To Shepherd and To Build: Acts 4:5-12 and John 10:11-18
Each of our two readings for the day, Act 4:5-12 and John 10:11-18, has a different and interesting central metaphor for how we are to understand Jesus. Through Christian history, both of these metaphors have taken root in Christian community. If you spend some time among Christians, at some point, you will encounter art and songs and simple short hand for Jesus that includes these phrases. There is even a low-cost loan program from the national office of the United Church of Christ called the Cornerstone Fund. It's a fund that helps church better use their real estate serve God and neighbor. It makes sense that they use a construction metaphor for Jesus as their name. There are churches all over the country... all over the world, really, that have names like Good Shepherd, Shepherd of the Hills, Chapel of the Shepherd, and Shepherd of the Valley. Plenty of Christians understand Jesus as their guide and protector. No wonder so many churches are named shepherd. This Sunday in the church year is even called Good Shepherd Sunday. That probably means "shepherd" is an important metaphor.
The great thing about metaphors is that they have layers of meanings. And, they can be important to different people for different reasons. It's probably worth taking some time to explore just what these two metaphors- Jesus as cornerstone and Jesus as shepherd- have to say to us today. The foundations of the world we know are ever changing. We look for guidance on how to understand Jesus and follow him in a world so different from the one he knew. What does it mean for us to have Jesus as a cornerstone and to follow Jesus as a sheep follows its shepherd? How do these stories live in our everyday context?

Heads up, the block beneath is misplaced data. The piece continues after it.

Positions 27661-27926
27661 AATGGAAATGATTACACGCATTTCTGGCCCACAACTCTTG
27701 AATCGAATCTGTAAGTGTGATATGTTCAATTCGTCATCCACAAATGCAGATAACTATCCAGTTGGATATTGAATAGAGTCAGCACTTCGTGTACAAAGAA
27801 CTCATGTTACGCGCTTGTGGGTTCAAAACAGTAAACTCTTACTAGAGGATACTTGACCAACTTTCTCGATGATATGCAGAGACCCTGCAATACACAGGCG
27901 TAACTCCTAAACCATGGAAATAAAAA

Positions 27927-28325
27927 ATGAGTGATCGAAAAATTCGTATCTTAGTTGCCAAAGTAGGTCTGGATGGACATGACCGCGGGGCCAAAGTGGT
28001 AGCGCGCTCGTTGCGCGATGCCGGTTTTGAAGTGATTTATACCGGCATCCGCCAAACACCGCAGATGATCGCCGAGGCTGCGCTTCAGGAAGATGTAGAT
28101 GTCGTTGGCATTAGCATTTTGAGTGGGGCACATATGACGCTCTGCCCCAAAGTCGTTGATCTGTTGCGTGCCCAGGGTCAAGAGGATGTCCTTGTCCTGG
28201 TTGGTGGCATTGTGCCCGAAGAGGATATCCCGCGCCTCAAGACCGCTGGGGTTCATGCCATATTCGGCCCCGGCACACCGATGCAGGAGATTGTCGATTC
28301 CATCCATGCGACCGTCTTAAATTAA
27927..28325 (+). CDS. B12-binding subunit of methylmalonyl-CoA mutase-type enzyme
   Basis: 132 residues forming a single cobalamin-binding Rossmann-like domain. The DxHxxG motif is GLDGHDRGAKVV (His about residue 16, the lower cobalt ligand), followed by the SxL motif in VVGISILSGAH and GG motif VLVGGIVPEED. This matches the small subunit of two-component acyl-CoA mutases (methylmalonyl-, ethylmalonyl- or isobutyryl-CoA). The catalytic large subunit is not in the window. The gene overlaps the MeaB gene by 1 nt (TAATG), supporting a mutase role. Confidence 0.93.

First, the cornerstone. The book of Acts is the sequel to the Gospel of Luke. It is a collection of stories about Jesus' disciples and their ministry after the resurrection. There was conflict at the end of Jesus' life in Luke. The conflict continued through the early ministries of his first followers. The apostles Peter and John were leaders, and therefore, targets in the early movement. This part of Acts 4 tells a story of a time they arrested and go to trial. They have continued Jesus' ministry of healing, which garners them attention from people who are suspicious of their actions. You see, there was an official religious process to being healed. You went to the temple. Officials in the temple examined you. It was only after this examination and their verification would the community accept that you were healed. In Acts chapter 3, Peter and John bypassed this process, healing a man with mobility issues as they themselves traveled to the temple. They did so without communal authority and they did not direct him to seek official healing. They simply healed him, and then preached about that healing in order to teach people something more about Jesus. As you know, when people work outside of the accepted systems, the people who run the systems don't always like that.